Another North Atlantic right whale has been confirmed to have died, bringing the total number of deaths of the endangered species to at least 13 over the past few months.
The whale was reported to the National Oceanic and Atmospheric Administration (NOAA) about 160 miles east of Cape Cod by the U.S. Coast Guard on Monday, according NOAA public affairs officer Jennifer Goebel.
It is the third right whale death in U.S. waters and comes about a week after the 12th death was reported in Martha’s Vineyard in Massachusetts. Ten to 12 right whale carcasses have also been found in the Gulf of St. Lawrence.
Canadian fisheries officials say only approximately 500 right whales still exist in the world, making the deaths even more significant.
WATCH: Global News coverage of North Atlantic right whale deaths
“That’s like two-and-a-half per cent of the population, roughly,” Goebel said. “Obviously that’s very concerning, we’re very alarmed by all of these deaths. It does not bode well for the species.
“We’ve been seeing lately a trend … calving intervals have been increasing, so they aren’t having calves as frequently. We’ve seen fewer calves in the last couple of years — we only counted five this year. So we’re generally getting the sense that things are not going well for the population.”
Four of the animals recently found showed evidence of being struck by ships, while another appeared to have become entangled in fishing gear and at least one is still pending a necropsy, biologist Regina Asmutis-Silvia of the Plymouth, Massachusetts-based group Whale and Dolphin Conservation told The Associated Press this week.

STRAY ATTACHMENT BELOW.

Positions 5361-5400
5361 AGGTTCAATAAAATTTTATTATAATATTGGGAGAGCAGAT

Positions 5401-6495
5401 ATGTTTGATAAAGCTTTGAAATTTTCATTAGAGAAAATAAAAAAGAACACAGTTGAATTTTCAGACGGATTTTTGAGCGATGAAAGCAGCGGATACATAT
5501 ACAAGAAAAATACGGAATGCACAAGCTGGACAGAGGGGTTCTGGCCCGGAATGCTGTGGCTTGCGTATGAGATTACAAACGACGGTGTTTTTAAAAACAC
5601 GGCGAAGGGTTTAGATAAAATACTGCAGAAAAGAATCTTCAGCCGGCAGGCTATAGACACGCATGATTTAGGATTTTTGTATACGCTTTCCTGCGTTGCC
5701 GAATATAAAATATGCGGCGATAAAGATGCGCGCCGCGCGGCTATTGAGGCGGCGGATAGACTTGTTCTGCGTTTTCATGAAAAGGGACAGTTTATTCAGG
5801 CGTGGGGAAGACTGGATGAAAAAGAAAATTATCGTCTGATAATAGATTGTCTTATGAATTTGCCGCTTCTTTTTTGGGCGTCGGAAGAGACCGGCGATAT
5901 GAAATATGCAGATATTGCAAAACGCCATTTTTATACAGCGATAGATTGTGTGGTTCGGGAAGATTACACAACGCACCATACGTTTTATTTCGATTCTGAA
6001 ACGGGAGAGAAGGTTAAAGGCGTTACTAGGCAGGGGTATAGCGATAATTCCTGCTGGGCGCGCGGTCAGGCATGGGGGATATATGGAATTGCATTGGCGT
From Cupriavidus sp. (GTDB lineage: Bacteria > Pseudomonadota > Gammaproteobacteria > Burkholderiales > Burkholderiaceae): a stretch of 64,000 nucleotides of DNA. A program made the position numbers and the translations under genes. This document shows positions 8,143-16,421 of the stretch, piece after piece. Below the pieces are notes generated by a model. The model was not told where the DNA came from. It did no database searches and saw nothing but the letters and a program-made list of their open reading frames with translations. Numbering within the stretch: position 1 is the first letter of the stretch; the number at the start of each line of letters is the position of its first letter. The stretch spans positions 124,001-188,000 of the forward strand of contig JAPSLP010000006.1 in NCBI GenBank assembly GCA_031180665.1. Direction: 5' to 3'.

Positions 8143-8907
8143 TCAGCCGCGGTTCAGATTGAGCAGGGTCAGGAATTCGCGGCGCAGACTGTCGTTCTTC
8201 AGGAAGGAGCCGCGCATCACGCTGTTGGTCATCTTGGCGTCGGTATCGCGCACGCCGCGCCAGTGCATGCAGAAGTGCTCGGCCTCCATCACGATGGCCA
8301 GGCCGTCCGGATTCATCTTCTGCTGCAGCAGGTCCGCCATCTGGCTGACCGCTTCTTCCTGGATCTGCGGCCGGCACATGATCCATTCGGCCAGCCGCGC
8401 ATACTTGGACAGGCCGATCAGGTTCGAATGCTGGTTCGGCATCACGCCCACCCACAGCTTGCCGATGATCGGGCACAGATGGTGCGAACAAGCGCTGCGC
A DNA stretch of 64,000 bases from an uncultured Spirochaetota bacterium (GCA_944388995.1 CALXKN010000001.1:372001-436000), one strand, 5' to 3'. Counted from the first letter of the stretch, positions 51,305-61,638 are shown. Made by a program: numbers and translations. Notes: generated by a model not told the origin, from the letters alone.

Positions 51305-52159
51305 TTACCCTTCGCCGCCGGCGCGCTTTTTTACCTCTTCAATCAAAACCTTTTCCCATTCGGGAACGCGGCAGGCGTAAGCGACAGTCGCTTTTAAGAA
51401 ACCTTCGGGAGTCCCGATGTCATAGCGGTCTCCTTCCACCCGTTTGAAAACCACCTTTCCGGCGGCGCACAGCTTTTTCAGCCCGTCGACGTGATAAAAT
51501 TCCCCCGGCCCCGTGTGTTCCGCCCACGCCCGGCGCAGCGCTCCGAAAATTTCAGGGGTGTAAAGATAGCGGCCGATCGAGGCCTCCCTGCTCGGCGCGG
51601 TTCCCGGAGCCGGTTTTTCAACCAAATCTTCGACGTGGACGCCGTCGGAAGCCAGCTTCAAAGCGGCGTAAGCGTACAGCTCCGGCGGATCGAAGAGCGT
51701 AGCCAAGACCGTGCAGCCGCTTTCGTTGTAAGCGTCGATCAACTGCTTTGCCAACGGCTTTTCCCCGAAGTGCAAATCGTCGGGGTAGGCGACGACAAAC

Goebel said the New England Aquarium identified the whale as #2123, also known as “Couplet,” a reproductive female born in 1991. She has given birth to five calves in the past.
She said officials are still determining a response, whether to tow the carcass into shore or take samples from it out at sea, but due to its distance she said they’re dealing with a “weather window” as a storm approaches.
The deaths of right whales have prompted response from both sides of the border, with Canada’s government ordering large vessels to slow down in the Gulf of St. Lawrence. On Friday, Fisheries Minister Dominic LeBlanc announced the temporary measures which would require vessels of 20 metres or more to slow down to 10 knots — or about 19 kilometres per hour — while travelling in the western Gulf.
Fisheries and Oceans Canada is also using various methods, including surveillance flights along the Gulf of St. Lawrence coastline and closing a snow crab fishing area.
In the U.S., marine regulators have implemented speed restrictions.
No other changes to current guidelines are currently planned, Goebel said, but reminded people who are on the water to slow down if they know right whales are in the area.
As of 6 p.m., Goebel said she expects a decision on how to examine the carcass will be made by tomorrow.
—With files from The Canadian Press and The Associated Press